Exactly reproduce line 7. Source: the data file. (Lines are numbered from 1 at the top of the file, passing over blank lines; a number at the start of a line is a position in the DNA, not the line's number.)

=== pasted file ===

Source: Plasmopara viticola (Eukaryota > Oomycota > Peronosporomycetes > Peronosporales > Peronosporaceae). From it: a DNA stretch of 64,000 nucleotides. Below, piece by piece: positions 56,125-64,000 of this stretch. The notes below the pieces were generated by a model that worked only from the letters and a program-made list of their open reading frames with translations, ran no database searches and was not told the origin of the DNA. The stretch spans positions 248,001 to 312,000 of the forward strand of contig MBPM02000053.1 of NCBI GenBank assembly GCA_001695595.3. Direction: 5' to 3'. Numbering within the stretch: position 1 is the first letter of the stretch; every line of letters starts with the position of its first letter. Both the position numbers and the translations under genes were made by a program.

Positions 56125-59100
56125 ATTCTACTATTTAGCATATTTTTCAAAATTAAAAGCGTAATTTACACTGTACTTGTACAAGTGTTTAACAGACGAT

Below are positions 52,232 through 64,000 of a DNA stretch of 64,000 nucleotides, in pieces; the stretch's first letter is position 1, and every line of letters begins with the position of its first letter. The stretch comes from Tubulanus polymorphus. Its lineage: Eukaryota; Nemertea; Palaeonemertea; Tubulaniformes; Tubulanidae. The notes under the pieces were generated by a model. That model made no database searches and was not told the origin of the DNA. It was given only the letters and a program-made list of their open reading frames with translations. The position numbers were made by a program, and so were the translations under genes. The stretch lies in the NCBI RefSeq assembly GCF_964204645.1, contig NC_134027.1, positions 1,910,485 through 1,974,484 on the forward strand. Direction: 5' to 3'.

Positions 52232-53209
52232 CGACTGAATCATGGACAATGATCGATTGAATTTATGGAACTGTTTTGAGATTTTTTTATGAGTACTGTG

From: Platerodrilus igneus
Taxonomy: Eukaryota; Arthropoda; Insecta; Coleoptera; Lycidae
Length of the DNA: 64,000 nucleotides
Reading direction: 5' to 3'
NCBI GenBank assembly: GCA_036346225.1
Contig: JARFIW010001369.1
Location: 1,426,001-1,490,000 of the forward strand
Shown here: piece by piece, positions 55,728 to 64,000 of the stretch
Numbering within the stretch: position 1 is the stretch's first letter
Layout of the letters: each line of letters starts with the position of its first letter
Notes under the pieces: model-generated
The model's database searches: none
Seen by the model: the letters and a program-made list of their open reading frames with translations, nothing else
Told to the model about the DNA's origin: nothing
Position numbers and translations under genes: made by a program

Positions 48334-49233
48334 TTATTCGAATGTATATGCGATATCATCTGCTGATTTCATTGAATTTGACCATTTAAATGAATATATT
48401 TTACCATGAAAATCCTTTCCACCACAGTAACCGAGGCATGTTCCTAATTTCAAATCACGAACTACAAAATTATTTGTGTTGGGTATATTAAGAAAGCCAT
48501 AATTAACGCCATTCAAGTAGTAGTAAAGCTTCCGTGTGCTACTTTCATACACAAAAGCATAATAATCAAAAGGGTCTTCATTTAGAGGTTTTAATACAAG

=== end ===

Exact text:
From: Platerodrilus igneus